Furthermore, you can use tagging to snapshot the code at various points in development – ideally at milestones, but that’s up to you – in order to deploy work to a staging environment and get it in front of the client sooner rather than later.
Again, all of it comes back to feedback loops.
One of the things that has made my life significantly easier as a developer is to have frequent releases. That is, I try to make sure that I am able to deliver something every single week to a client.
Sure, some weeks are going to have more features than others, but showing continuous movement (read: development) on a project is good for the client, and it helps to gather feedback to make sure that you’re capturing exactly what it is that want as per the requirements.
If so, then you’re good to go. If not, then you’re free to update the following milestone or introduce a bug ticket to resolve within the next release.
Frequent releases hold you accountable on delivering working software at regular intervals in order for them to see how things are progressing, and in order to make sure you’re staying on task and continuing to capture the vision defined in the requirements.
Once a project is delivered, it’s not done – there’s still the issue of support. I’ve found that it’s often best to discuss this when gather requirements as it sets a level of expectations for the business relationship post-launch of the product.
This looks different for every project, so I can’t offer terribly specific advice, but I can recommend the following:
- Before accepting a project, know if you’re even interested in offering a support.
- If you’re interested in offering support, determine if it should be on the basis of a retainer or on a case-by-case basis. Each has their advantages and disadvantages.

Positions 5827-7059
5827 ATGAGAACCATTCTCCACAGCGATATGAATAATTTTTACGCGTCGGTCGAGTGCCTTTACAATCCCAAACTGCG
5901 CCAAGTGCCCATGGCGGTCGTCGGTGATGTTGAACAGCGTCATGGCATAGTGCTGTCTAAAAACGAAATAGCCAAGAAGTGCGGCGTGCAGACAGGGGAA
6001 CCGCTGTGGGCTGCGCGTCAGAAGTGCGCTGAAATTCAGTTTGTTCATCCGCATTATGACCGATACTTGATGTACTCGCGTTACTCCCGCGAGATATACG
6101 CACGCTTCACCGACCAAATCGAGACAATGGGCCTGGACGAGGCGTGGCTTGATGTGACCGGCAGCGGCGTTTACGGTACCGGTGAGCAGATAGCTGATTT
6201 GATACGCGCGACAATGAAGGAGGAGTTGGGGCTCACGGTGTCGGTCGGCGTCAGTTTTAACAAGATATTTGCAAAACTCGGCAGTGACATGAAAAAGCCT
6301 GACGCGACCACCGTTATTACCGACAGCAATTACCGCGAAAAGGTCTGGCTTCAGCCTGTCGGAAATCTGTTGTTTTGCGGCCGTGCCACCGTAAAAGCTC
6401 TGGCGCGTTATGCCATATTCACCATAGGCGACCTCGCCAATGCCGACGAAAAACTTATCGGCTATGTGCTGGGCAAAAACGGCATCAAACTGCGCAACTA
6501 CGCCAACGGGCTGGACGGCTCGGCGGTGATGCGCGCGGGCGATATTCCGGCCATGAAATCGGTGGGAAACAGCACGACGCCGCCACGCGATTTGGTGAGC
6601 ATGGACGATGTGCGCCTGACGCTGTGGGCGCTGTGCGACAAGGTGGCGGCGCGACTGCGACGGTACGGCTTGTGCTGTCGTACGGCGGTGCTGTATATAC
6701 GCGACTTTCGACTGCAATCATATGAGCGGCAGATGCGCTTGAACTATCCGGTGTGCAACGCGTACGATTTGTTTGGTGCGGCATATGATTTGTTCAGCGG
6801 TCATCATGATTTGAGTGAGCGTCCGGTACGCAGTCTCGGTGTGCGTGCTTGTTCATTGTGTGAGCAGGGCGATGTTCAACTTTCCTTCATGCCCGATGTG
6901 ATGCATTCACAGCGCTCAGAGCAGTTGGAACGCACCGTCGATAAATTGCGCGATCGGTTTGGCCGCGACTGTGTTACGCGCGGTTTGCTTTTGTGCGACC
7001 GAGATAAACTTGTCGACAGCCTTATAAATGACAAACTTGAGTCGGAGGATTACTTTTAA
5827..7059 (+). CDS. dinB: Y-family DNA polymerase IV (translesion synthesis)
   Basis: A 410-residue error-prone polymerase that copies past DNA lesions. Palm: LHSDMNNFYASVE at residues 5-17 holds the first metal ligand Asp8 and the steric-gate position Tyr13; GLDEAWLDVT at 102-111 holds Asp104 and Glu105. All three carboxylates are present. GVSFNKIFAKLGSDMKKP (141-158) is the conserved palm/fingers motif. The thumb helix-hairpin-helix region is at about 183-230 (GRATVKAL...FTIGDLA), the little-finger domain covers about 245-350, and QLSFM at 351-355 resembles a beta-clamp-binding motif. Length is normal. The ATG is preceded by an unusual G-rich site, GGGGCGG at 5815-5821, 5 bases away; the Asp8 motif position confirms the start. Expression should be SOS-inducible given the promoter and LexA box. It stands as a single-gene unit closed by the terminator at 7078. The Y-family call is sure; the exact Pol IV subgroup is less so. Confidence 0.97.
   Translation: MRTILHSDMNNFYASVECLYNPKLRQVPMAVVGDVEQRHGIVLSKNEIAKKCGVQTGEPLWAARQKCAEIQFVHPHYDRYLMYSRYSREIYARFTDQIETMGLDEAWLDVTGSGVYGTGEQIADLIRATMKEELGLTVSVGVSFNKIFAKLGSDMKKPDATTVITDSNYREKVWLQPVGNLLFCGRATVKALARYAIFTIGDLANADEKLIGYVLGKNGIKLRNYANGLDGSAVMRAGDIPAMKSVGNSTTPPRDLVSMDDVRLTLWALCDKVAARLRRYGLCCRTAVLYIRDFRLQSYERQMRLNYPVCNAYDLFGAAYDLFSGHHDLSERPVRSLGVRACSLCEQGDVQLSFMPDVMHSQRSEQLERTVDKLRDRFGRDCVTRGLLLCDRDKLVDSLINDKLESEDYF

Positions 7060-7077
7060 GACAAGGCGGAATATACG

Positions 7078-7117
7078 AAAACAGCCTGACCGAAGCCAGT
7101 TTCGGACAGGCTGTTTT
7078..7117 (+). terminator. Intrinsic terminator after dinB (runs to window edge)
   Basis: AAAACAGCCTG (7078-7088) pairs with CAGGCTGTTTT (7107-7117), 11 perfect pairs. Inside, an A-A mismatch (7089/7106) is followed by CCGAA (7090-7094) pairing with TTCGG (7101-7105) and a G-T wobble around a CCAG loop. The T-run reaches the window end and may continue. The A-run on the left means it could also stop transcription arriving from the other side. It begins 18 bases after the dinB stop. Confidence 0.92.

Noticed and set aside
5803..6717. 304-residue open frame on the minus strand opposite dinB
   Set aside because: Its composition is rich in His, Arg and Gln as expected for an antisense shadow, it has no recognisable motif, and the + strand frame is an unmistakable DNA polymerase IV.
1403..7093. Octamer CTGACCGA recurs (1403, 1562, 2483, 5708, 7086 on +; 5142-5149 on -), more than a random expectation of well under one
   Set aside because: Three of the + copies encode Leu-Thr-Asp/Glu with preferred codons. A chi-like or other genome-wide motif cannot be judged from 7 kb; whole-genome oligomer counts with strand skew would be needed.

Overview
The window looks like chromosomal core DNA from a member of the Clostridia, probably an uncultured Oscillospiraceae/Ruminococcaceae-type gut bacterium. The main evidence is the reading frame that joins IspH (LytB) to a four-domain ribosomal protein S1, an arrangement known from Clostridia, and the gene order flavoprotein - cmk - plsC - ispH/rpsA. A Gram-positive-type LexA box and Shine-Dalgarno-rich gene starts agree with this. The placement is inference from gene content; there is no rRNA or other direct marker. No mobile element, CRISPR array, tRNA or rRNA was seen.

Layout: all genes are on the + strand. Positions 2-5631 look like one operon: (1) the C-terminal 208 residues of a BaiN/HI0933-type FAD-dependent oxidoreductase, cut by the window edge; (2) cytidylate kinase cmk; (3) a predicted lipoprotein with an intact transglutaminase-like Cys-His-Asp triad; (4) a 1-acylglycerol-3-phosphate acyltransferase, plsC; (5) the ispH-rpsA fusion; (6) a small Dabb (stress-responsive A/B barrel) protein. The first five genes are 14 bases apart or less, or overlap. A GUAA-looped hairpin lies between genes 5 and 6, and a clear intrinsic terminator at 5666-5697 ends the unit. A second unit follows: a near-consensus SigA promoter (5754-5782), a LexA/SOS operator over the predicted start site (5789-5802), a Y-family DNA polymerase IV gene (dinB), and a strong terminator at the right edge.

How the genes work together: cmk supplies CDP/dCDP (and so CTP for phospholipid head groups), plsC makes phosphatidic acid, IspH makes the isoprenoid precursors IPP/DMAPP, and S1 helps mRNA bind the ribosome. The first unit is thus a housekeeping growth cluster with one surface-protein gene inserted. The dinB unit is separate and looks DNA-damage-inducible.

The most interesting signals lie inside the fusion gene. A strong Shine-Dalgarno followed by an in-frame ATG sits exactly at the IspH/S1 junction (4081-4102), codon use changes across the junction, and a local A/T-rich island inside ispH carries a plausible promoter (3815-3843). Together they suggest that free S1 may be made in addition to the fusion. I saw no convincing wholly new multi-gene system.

- At the very least, provide the client with some level of documentation and let the know you’re available in the future should anything arise.
Regardless of how much support you offer (or don’t offer), don’t let the client feel as if you’re hanging them out to dry once you’re done. That’s bad business.
After all, they came to you to develop a product for them, and half of development is spent in maintaining a product. It’s not simply building it.
This entire post was inspired by a number of questions I’ve received from people asking what it’s been like to make the shift to self-employment over the last couple of years.
Some questions have come via email, some via Twitter, and even face-to-face. Regardless, I know that it’s an exciting time to be a developer regardless of the platform, and the WordPress world is no different.
Perhaps the easiest way to distill all of the information down into a single point is to say: Know what your strengths, focus on them, and always keep the client’s best interest in mind.
After all of that, I know that many of you also make a living (or at least a partial living) off of building WordPress-based projects, so I’m all for you guys sharing your advice in the comments.